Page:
A cute little girl poses for her portrait at the studio of Briggs L. Rider, of Chicago, Illinois. The child is wearing a very cute outfit that includes lace and ribbons. The photographer, Rider, was active in Tipton, Iowa (1855), Des Moines, Iowa (1856-1860), and Chicago, Illinois (1864-1896?). During part of his tenure in Chicago, Rider was partners with photographer, Joseph Gehrig. Rider was a daguerreoist and cabinet card photographer. He also copied paintings, drawings and daguerreotypes; and taught daguerreotype art. The address listed on this cabinet card indicates that it was produced sometime between 1878 and 1890.

Published in: on August 17, 2011 at 12:01 am  Leave a Comment  
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A jolly looking man poses for a portrait at the studio of Isaiah West Taber (1830-1912), in San Francisco, California. The happy gentleman has a wonderful mustache and earns the right to join other men with remarkable mustaches in the Cabinet Card Gallery’s category “Mustaches (Only the Best)”. Taber was a well known daguerreotypist, ambrotypist and photographer who photographed many California notables. Taber was also a sketch artist and a dentist. He was born in New Bedford, Massachusetts. Between 1845 and 1849, he worked on a whaling ship. He moved to California in 1850 and returned to the east, four years later. Upon his return, he opened a photography studio in Syracuse, New York. In 1864, he returned to California where he worked in the studio of Bradley and Rulofson until 1873. To view images by Bradley and Rulofson, click on the category, “Photographer: Bradley & Rulofson”. In 1871, Tabor opened his own studio and became famous for reproducing the photographs of well known California photographer, Carleton Watkins. Watkin’s business had gone bankrupt, and Taber reproduced his work without giving Watkins any credit. In 1880, Taber took a six week photographic trip to Hawaii. During part of that trip, he fulfilled his commission to photograph King Kalakaua. By 1890, Taber had expanded his operation to include studios in London and other parts of Europe. However, the 1906 San Francisco earthquake, put him out of business. The natural disaster destroyed Taber’s studio, gallery and negatives.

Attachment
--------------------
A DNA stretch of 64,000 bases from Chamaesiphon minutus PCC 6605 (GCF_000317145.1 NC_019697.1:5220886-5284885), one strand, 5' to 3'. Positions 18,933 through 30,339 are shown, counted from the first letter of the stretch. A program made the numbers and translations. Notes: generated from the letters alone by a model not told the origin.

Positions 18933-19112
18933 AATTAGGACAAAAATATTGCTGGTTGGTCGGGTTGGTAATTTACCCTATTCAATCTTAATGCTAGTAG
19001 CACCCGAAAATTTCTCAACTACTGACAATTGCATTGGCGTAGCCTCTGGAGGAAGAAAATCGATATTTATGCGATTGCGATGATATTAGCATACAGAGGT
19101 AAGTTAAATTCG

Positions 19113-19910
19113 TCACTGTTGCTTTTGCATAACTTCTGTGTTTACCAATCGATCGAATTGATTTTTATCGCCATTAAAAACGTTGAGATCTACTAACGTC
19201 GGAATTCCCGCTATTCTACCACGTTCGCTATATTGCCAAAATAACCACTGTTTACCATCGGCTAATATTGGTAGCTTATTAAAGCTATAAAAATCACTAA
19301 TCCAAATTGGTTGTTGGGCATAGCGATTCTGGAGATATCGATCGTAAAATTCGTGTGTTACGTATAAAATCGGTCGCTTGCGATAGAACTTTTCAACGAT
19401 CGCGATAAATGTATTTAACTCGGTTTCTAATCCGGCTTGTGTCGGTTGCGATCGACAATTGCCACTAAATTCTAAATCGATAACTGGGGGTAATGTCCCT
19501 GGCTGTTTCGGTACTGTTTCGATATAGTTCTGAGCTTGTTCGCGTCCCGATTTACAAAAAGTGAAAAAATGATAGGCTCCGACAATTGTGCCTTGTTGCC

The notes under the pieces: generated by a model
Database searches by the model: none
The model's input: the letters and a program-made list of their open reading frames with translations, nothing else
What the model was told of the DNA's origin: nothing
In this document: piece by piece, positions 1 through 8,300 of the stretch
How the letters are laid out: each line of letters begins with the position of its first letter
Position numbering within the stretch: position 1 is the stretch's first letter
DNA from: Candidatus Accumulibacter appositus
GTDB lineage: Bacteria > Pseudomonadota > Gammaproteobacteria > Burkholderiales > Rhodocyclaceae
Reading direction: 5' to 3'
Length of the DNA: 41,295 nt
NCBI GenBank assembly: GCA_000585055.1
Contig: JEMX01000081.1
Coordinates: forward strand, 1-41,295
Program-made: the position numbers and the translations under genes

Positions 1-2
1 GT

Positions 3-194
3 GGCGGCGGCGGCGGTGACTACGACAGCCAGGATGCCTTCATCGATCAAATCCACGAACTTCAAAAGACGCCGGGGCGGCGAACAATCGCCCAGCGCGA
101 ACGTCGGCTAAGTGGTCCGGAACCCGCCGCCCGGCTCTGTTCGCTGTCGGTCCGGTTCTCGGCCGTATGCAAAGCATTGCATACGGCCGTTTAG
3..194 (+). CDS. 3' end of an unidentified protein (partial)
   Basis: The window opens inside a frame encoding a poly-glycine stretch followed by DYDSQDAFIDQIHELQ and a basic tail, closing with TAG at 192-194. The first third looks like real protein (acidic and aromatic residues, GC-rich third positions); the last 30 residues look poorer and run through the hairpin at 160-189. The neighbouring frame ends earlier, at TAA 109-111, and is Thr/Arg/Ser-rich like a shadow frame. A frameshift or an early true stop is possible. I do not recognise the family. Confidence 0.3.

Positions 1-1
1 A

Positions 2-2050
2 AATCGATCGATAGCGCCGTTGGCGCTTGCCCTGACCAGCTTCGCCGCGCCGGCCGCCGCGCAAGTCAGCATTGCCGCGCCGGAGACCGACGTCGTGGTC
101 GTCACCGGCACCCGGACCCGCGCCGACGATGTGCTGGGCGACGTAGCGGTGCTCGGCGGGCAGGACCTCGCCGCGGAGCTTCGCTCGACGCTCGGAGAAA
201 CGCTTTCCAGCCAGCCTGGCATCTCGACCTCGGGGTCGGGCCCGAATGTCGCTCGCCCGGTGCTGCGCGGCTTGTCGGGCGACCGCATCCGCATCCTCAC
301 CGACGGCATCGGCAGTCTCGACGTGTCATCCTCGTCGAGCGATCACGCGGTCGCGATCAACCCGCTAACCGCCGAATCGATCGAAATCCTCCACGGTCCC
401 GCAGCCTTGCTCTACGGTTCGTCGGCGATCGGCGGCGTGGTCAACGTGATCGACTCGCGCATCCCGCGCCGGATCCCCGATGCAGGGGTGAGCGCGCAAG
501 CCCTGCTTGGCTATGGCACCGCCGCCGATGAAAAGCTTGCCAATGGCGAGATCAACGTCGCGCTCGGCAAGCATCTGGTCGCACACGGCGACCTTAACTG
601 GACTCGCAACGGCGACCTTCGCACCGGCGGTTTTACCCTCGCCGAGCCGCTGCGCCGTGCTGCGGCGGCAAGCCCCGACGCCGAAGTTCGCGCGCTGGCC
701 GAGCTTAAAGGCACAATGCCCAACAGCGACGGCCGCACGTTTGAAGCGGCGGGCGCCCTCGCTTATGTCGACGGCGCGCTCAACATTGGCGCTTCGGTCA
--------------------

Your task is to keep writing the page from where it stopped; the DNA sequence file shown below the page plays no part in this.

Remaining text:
A gentleman poses for this cabinet card portrait at the studio of the Broadbent Brothers in Philadelphia, Pennsylvania. The man has formidable bushy sideburns. The reverse of the cabinet card identifies the subject as John R. Elliot and indicates the photograph was taken in 1886. The Broadbent Brothers were the sons of prominent daguerreotype photographer,  Samuel Broadbent. The elder Broadbent was in partners with W. Curtis Taylor in the photography business. Samuel Broadbent died in 1880 and Taylor then partnered with Sam’s sons until they bought out the business in 1884. To see other photographs of interesting facial hair, click on this site’s category of “Beards (Only the Best)” or “Mustaches (Only the Best)”.